Roy Nathanson is most often identified as a jazz saxophonist, but he is also an actor, a teacher and a poet. When he plays on stage, he is frequently trying to combine all of those things into an avant garde art form that is distinctive and new.
The words in his “words and music” aren’t lyrics — they are intended to complement the melodies, but in an unconventional way.
“There are all different ways of improvising,” Nathanson said. “Words have sounds, and the notes themselves have meaning. Try thinking of notes as letters or words themselves, but it’s not quite as intellectual as that. It’s a matter of telling a story combining those two things and making a performance out of it.”
Nathanson, along with trombonist Curtis Fowlkes and bassist Jerome Harris, will perform at Temple Sinai in Newport News on Sunday afternoon in a program titled Board the Love Train: Free Jazz from the Big Apple. Local jazz artists Jae Sinnett will moderate the show, which is free.
Nathanson and Fowlkes have collaborated for three decades after starting Jazz Passengers, a band whose primary vocalist was Rock and Roll Hall of Famer Debbie Harry. Elvis Costello, who has also performed with them, describes Nathanson as “one of the great unsung poets, teachers and composers working in the United States.”
Neal Sokol, producing the show on behalf of his wife, Rabbi Severine Sokol, describes it as “Severine’s gift to our beautiful city, birthplace of the iconic Ella Fitzgerald.” Sokol was intrigued by the ways he saw Nathanson’s Jewish faith influencing his music.
“I don’t necessarily address it directly, but I try to make sense of the injustices I see in our country,” Nathanson said. “Faith allows you to think about the deeper aspects of that. How can we find something together through our own individual histories?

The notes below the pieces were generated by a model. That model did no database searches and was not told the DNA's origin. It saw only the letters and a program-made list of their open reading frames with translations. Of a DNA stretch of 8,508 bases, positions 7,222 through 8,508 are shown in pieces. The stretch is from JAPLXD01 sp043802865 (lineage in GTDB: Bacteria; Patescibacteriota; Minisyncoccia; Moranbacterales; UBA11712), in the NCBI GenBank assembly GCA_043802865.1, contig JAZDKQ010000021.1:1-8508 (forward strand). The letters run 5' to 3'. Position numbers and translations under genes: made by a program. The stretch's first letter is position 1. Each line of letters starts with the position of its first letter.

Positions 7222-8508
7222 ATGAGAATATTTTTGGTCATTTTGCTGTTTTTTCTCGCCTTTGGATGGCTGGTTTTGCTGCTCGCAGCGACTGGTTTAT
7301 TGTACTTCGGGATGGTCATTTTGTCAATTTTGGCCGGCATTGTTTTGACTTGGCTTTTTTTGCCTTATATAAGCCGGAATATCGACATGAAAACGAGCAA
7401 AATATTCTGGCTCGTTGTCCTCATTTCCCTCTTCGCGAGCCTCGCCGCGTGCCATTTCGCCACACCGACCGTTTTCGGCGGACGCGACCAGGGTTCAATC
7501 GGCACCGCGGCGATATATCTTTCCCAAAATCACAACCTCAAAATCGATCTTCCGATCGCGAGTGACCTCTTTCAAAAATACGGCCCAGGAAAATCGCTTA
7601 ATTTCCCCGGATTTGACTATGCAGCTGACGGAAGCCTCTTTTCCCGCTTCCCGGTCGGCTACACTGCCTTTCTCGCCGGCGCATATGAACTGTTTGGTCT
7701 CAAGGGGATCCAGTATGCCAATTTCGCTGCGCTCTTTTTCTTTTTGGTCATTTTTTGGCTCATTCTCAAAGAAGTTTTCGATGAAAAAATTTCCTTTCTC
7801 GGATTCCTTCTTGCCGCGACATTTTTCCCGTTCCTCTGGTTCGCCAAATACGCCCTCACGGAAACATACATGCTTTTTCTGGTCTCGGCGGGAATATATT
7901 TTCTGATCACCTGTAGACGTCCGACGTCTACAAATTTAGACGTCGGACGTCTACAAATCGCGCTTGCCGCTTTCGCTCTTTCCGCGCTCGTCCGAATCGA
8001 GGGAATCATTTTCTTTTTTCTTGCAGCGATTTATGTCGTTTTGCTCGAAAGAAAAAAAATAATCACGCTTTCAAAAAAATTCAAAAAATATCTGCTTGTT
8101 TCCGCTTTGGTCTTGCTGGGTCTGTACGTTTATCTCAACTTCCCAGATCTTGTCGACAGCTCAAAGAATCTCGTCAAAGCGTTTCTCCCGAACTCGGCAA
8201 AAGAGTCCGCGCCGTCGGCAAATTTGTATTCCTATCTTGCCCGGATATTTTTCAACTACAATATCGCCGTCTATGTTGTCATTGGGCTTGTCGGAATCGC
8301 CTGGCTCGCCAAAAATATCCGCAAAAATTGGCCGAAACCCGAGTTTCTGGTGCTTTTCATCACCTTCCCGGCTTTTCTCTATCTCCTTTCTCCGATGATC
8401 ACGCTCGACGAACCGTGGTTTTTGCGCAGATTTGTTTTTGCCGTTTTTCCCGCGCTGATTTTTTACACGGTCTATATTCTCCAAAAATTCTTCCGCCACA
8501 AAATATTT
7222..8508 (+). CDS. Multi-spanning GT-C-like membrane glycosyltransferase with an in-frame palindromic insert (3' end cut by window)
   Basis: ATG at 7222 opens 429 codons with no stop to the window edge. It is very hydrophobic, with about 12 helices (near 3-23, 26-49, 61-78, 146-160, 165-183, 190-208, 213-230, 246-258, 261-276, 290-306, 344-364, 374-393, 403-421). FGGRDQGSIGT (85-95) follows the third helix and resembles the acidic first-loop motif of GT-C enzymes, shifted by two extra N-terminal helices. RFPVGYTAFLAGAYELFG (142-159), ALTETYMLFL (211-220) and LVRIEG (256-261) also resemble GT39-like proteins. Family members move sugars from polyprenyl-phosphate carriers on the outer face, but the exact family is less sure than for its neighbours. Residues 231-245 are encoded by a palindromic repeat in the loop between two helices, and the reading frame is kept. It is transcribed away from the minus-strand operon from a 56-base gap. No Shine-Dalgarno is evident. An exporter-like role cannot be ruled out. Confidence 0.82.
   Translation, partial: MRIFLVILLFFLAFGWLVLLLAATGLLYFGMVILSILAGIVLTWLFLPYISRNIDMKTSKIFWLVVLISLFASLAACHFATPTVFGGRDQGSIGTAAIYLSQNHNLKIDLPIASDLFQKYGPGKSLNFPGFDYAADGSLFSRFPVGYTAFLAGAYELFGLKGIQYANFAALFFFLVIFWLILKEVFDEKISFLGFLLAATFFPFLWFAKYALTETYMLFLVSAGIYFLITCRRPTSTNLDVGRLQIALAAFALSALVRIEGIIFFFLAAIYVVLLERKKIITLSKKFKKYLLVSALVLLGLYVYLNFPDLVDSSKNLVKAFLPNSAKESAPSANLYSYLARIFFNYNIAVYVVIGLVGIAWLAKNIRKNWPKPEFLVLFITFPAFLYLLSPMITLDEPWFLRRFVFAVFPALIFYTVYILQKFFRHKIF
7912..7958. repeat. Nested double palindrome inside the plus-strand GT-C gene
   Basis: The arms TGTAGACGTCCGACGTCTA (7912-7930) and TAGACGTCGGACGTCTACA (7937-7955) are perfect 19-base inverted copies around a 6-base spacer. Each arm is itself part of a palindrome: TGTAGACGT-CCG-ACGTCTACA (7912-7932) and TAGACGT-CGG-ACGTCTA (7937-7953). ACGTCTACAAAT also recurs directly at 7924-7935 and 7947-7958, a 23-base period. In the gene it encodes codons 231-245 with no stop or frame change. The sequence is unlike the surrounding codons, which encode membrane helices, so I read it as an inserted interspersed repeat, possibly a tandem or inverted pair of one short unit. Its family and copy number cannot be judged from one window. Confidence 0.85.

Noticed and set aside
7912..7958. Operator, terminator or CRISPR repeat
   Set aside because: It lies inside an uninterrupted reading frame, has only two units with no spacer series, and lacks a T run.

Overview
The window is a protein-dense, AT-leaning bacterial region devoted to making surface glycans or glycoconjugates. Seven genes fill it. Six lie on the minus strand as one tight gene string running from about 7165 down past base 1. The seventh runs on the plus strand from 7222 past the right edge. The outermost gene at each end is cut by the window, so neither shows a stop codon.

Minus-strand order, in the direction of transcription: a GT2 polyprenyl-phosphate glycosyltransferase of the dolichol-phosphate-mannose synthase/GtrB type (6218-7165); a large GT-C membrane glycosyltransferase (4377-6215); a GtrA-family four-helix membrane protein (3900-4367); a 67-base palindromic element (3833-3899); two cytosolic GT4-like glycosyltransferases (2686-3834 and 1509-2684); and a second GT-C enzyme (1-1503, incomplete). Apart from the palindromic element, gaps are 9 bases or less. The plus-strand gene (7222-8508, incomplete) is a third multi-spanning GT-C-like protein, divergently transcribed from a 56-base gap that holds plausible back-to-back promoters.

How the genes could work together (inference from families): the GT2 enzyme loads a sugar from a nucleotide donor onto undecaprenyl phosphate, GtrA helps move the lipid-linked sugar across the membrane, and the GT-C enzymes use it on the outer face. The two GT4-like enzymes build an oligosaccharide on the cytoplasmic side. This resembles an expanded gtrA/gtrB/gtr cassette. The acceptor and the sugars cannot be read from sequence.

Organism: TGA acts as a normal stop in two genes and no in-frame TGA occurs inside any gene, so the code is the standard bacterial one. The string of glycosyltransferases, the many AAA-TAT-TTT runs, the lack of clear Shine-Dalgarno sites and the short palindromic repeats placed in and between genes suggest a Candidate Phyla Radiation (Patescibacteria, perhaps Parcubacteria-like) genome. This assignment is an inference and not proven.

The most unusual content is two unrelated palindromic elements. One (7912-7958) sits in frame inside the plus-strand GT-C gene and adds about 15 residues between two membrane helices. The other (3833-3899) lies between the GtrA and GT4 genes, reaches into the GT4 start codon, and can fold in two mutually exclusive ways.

“The sound of the notes and the words we choose can access that somehow and get us closer to some kind of holy idea. When we see what injustice does to us, these kinds of cruelties minimize us. I try to do this with a sense of humor — it’s disarming. It opens us.”
Nathanson, a native of Brooklyn, said both of his parents were talented musicians, and he grew up playing classical clarinet. He didn’t stick with it, but when he heard John Coltrane he knew he wanted to play jazz sax.
“I thought that was the thing to do,” he said. “It reinvented music for me. When I was 18 or 19 I swore I would never play another written note. I wanted to play sounds.”
In addition to Coltrane, his influences include musician Roland Kirk, authors Italo Calvino and Gabriel Garcia Marquez, poet Adélia Prado and surrealist filmmaker Luis Buñuel.
“I’m a political person, at least about the ideas of community and power,” he said. “Music is something people walk, and it’s the way normal people can tell stories. It’s how we talk about deeper issues. I hope to find some kind of heart in the way people tell stuff.”